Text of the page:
The lawsuits continue to be filed in the case where 10,000 gallons of chemicals spilled into the Elk River, tainting the drinking water of 300,000 West Virginia residents.
The latest lawsuit is a class action like the others, with Summer and Robert Johnson of Charleston listed as the named plaintiffs, and Freedom Industries (which has filed for bankruptcy), West Virginia American Water, American Water Works, and Eastman Chemical named as defendants. Since Freedom Industries is in Chapter 11 bankruptcy, the suit may be voided or suspended, as filing for bankruptcy triggers a restraining order known as the automatic stay, which prevents would-be creditors from pursuing their collection efforts, including filing a lawsuit or continuing an existing lawsuit. If so, it may be possible to get permission from the court to pursue the lawsuit. A lawsuit may also be retroactively validated, though usually only in a case where the creditor did not know the debtor had filed for bankruptcy.
Until Freedom Industries files a motion with the court, claiming violation of the automatic stay, the lawsuit remains active. In this case, the Johnsons accuse Freedom Industries of failing to maintain proper storage facilities for the crude MCHC and for failing to make information readily available after the leak. Regarding West Virginia American Water, the Johnsons claimed that it failed to understand the possible threats to the water supply, that it failed to maintain adequate water reserves, that it failed to keep proper filtration reserves, and that it failed to take proper actions after it learned of the chemical leak. Among the defendants was Eastman, producer of the crude MCHM, which was accused of not properly disposing of the MCHM, a waste byproduct.
Regarding Eastman, the complaint stated that it should have known when it sold the MCHM that Freedom Industries and the Etowah River Terminal were “cut-rate businesses” who only considered short-term profits over long-term benefits, and who operated “on the margins of legality,” with little concern for public safety. As such, Eastman should have known that the MCHM would be stored improperly.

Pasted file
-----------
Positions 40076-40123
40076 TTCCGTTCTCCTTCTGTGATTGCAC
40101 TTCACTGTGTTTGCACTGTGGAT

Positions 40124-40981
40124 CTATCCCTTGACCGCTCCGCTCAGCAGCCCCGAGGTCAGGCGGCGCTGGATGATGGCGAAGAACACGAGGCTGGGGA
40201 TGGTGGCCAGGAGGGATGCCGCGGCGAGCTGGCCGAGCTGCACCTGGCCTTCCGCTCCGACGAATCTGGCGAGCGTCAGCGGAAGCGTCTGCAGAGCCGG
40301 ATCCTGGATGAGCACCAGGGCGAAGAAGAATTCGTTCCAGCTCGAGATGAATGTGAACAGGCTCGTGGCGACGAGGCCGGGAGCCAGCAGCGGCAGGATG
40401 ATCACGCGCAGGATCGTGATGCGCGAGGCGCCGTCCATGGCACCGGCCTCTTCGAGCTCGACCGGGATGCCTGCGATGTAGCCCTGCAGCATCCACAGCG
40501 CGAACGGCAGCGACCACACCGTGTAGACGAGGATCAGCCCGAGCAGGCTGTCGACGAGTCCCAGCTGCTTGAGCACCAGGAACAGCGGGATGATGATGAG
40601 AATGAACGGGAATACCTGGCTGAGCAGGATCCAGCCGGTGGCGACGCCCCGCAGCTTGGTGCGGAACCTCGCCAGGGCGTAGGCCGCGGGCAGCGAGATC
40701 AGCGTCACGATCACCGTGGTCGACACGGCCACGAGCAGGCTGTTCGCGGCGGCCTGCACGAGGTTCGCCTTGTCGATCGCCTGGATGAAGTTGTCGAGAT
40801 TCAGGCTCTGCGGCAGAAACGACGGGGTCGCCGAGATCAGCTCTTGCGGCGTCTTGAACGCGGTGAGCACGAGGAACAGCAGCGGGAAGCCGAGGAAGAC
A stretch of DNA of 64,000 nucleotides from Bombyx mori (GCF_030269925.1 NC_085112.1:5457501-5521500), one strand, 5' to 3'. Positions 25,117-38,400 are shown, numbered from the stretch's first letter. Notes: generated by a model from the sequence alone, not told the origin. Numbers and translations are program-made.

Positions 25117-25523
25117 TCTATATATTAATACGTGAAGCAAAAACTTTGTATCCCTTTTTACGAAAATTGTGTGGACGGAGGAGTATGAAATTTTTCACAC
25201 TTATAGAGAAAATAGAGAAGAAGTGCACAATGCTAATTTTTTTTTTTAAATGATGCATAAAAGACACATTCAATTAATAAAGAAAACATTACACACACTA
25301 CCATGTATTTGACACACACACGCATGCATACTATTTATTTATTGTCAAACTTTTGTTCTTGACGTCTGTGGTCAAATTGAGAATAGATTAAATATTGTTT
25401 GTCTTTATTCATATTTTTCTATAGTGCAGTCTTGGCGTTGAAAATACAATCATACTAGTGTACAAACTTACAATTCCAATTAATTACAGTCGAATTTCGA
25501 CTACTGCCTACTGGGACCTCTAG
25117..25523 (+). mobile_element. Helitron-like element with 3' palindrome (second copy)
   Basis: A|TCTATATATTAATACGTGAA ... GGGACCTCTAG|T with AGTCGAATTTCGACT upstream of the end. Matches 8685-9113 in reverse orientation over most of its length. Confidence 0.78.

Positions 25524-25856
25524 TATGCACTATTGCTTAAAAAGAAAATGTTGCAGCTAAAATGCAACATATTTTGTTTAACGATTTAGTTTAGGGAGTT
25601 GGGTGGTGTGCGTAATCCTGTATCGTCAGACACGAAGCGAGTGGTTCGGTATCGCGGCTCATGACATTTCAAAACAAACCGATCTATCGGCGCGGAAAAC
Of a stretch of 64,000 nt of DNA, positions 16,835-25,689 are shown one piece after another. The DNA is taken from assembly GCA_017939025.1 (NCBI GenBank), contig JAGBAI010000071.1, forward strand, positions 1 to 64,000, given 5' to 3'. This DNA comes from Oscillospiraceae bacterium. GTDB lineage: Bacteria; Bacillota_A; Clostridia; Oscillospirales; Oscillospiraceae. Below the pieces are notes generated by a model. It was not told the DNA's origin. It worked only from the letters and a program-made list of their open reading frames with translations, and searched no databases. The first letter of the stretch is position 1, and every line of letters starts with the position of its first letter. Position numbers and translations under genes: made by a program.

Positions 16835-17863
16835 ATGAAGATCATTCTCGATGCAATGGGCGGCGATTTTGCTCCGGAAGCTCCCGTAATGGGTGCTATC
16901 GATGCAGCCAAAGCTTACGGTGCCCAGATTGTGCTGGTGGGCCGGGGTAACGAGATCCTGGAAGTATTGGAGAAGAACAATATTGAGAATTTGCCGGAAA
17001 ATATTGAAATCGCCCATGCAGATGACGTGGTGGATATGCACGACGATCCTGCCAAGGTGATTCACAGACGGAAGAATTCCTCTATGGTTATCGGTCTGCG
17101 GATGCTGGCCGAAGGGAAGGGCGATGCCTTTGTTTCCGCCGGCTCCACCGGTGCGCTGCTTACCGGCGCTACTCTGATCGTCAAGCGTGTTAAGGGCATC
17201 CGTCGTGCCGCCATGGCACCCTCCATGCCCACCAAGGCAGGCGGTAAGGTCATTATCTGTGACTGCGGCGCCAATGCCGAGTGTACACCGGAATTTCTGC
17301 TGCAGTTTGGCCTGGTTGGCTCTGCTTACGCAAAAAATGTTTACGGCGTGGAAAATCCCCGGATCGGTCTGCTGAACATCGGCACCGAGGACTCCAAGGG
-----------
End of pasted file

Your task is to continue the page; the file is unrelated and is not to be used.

The Johnsons claimed that a reasonably prudent company, knowing what Eastman knew or should have known, would have disposed of the MCHM as a waste and avoided the risk of an environmental disaster like the Elk River leak. They further charged that Eastman’s lack of reasonable care was a proximate cause of the chemical leak, which affected the Johnsons and all other similarly situated customers of American Water. They were not allowed to use their tap water for up to eight days, and even for months afterward, it remained tainted, with an unpleasant odor.
The Johnsons seek class status, as well as damages for their deprivation of tap water, loss of use of their property, lost earnings, annoyance and inconvenience, and other expenses.
The Wolfe Law Firm has been providing legal services for nearly 25 years. Located in Elkins, West Virginia, the firm provides services in the areas of personal injury, criminal defense, bankruptcy, and mediation. If you are looking for an experienced West Virginia personal injury attorney, contact us today.